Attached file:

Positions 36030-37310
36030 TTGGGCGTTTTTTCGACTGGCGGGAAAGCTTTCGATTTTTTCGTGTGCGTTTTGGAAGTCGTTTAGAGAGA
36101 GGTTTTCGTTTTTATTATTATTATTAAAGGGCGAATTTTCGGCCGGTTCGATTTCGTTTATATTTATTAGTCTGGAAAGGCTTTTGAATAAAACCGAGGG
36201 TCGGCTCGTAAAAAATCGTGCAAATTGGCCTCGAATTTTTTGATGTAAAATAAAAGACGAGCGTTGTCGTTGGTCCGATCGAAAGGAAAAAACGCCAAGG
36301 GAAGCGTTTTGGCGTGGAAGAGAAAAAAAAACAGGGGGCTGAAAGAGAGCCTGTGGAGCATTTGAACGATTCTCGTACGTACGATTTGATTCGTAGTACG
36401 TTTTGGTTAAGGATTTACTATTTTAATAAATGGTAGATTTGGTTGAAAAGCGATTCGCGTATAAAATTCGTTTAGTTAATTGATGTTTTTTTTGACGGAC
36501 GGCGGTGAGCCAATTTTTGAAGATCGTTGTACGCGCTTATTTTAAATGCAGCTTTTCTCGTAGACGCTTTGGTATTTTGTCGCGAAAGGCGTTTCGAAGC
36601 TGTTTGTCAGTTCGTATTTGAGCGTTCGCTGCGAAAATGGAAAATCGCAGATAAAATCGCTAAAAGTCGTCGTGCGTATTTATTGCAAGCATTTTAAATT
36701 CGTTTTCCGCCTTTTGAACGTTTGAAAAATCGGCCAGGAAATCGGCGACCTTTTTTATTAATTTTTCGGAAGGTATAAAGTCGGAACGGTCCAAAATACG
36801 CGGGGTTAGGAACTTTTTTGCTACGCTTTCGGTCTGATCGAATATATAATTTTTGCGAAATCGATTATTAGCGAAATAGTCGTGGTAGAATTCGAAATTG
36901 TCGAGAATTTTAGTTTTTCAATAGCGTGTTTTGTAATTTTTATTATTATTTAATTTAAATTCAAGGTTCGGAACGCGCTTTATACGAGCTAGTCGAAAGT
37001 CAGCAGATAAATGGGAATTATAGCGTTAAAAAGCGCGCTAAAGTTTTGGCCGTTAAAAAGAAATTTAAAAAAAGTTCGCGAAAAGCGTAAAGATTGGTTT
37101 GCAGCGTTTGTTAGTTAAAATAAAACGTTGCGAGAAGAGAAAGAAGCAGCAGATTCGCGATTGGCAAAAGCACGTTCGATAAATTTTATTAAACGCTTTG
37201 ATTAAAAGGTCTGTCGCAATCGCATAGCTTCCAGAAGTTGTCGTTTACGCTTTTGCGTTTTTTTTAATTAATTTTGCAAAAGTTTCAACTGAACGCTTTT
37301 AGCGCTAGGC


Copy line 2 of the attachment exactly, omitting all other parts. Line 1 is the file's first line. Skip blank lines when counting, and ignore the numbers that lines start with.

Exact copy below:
36030 TTGGGCGTTTTTTCGACTGGCGGGAAAGCTTTCGATTTTTTCGTGTGCGTTTTGGAAGTCGTTTAGAGAGA